Separation Equipment

Separation Equipment | Vertical Separators Gas Handling Capacity

Historically, the gas handling capacity of conventional vertical separators that employ mist extractors has normally been calculated from the Souders and Brown equation, Eq 7-8, using “experience-based” K factors. Typical K values for vertical separators from API 12J7 are presented in Fig. 7-18.

pic1 23 Vertical Separators Gas Handling Capacity

In qualitative terms, the ranges of K given above may be taken to reflect difficulty of the separation conditions, i.e. from non-ideal/difficult to ideal/easy. As indicated in Fig. 7-18, K is also a function of vessel height. This reflects the fact that a certain minimum distance is required to establish a relatively uniform velocity profile before the gas reaches the mist extractor. Theoretically, it is not simply the vessel height that is important with respect to velocity profile, but the vertical height between the inlet device and the mist extractor. As gas handling capacity is based on an allowable limit for liquid carryover into the separated gas stream, and the final liquid removal element is the mist extractor, the mist extractor has a significant influence on the K value used for separator sizing.

The vertical height of the vessel is also influenced by the liquid handling requirements and general vessel layout criteria as indicated in Fig. 7-8. Typically, the liquid phase will occupy the lower third of the vessel height.

A design that optimizes the inlet feed flow condition and utilizes an efficient inlet device, may provide enough feed gas pre-conditioning to allow the vessel diameter to be sized equivalent to the mist extractor. However, traditionally the method typically used has been to “oversize” the gas gravity section, i.e. vessel diameter, relative to the mist extractor. This has generally been done in two ways:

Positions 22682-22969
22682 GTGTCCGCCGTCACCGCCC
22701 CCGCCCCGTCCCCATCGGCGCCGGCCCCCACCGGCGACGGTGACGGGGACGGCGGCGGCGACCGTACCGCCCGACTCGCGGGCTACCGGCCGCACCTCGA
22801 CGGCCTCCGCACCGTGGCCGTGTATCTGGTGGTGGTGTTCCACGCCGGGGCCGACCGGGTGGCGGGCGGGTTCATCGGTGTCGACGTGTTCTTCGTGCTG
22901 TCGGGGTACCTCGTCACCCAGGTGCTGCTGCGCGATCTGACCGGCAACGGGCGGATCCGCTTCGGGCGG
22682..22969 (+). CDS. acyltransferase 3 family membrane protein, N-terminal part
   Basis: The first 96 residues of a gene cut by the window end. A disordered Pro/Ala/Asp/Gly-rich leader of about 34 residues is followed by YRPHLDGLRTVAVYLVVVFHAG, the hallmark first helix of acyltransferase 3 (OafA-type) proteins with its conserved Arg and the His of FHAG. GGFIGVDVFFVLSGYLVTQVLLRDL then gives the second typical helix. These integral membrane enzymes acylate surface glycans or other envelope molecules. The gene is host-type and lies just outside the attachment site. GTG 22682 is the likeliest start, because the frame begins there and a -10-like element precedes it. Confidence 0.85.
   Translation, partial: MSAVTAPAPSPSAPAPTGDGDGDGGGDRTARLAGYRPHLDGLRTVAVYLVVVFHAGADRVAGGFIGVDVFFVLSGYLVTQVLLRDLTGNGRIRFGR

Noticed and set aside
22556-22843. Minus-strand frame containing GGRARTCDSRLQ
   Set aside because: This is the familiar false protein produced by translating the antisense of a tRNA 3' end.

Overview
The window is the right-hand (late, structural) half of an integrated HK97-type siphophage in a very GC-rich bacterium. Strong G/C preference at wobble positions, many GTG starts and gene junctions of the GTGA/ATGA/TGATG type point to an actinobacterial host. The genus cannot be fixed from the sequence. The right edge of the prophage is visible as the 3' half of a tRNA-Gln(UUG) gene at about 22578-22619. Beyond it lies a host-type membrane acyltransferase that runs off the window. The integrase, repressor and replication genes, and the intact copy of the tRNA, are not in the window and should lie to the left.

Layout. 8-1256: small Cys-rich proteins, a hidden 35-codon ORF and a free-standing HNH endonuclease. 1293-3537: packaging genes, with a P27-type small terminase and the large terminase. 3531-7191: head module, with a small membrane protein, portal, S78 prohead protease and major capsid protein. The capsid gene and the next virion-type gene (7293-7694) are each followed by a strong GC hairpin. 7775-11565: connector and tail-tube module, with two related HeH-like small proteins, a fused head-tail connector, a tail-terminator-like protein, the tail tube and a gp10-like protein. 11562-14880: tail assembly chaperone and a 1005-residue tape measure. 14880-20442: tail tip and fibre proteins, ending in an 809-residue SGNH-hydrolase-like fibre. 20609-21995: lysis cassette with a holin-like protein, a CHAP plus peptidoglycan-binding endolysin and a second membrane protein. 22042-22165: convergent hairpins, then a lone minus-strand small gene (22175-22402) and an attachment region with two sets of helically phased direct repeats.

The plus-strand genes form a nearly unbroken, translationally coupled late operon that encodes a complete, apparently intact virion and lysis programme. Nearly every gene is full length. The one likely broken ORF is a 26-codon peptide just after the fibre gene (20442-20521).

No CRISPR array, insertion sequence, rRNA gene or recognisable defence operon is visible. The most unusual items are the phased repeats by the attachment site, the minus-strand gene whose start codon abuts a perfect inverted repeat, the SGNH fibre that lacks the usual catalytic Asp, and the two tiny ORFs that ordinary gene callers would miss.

• Derate the mist extractor K factor and use this reduced K value in Eq 7-8 to determine the vessel diameter. Guidelines as to determination of the appropriate deration factor are not well defined. A relatively low liquid loading application with steady flow, a low inlet velocity and a good inlet device should require minimal deration of the extractor K factor, i.e. deration factor approximately equal to 1. On the other hand, an application with significant liquid volumes, unsteady flow, high velocity inlet and a simple diverter plate inlet device may require a deration factor of 0.5. Normally, it would be more economic to improve the inlet flow condition/device than to significantly oversize the vessel relative to the mist extractor requirements.
• Select a separable droplet size and size for the vessel diameter using Eq 7-1. A droplet size of 150 microns has been typically specified. This may be overly conservative for vane pack and cyclonic mist extractors, which generally have higher gas and liquid capacities than mesh pads.

Comparison of Eq 7-8 & Eq 7-1, indicates that

pic1 24 Vertical Separators Gas Handling Capacity

This shows the approximate equivalence of the empirical K and the more theoretical droplet separation sizing methods. However, the value of K in Eq 7-8 as used in practice depends on other factors besides droplet size, drag coefficient, and liquid entrainment loading, including: type of internals, unsteady flow, surface tension, liquid viscosity, foaming, gas velocity profile uniformity, degree of separation required, etc. Additional duration may be required to account for these factors.

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